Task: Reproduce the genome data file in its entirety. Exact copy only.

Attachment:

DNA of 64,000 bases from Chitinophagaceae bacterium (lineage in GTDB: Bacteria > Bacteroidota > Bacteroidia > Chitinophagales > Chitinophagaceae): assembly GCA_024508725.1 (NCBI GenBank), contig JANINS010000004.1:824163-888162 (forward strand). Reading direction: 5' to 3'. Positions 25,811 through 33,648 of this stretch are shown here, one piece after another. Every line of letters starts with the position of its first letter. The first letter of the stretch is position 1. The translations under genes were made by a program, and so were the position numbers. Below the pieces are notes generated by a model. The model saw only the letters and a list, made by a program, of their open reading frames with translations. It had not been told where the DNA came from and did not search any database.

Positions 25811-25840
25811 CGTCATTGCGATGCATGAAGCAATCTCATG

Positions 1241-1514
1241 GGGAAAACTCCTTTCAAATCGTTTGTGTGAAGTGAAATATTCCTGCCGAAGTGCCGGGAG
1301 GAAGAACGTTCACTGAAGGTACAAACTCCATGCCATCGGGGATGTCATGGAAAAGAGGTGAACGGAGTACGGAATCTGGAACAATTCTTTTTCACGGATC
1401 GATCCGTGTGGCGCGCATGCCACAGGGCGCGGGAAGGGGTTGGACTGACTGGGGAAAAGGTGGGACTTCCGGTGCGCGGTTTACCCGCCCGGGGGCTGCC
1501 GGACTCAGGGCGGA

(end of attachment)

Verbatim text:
DNA of 64,000 bases from Chitinophagaceae bacterium (lineage in GTDB: Bacteria > Bacteroidota > Bacteroidia > Chitinophagales > Chitinophagaceae): assembly GCA_024508725.1 (NCBI GenBank), contig JANINS010000004.1:824163-888162 (forward strand). Reading direction: 5' to 3'. Positions 25,811 through 33,648 of this stretch are shown here, one piece after another. Every line of letters starts with the position of its first letter. The first letter of the stretch is position 1. The translations under genes were made by a program, and so were the position numbers. Below the pieces are notes generated by a model. The model saw only the letters and a list, made by a program, of their open reading frames with translations. It had not been told where the DNA came from and did not search any database.

Positions 25811-25840
25811 CGTCATTGCGATGCATGAAGCAATCTCATG

Positions 1241-1514
1241 GGGAAAACTCCTTTCAAATCGTTTGTGTGAAGTGAAATATTCCTGCCGAAGTGCCGGGAG
1301 GAAGAACGTTCACTGAAGGTACAAACTCCATGCCATCGGGGATGTCATGGAAAAGAGGTGAACGGAGTACGGAATCTGGAACAATTCTTTTTCACGGATC
1401 GATCCGTGTGGCGCGCATGCCACAGGGCGCGGGAAGGGGTTGGACTGACTGGGGAAAAGGTGGGACTTCCGGTGCGCGGTTTACCCGCCCGGGGGCTGCC
1501 GGACTCAGGGCGGA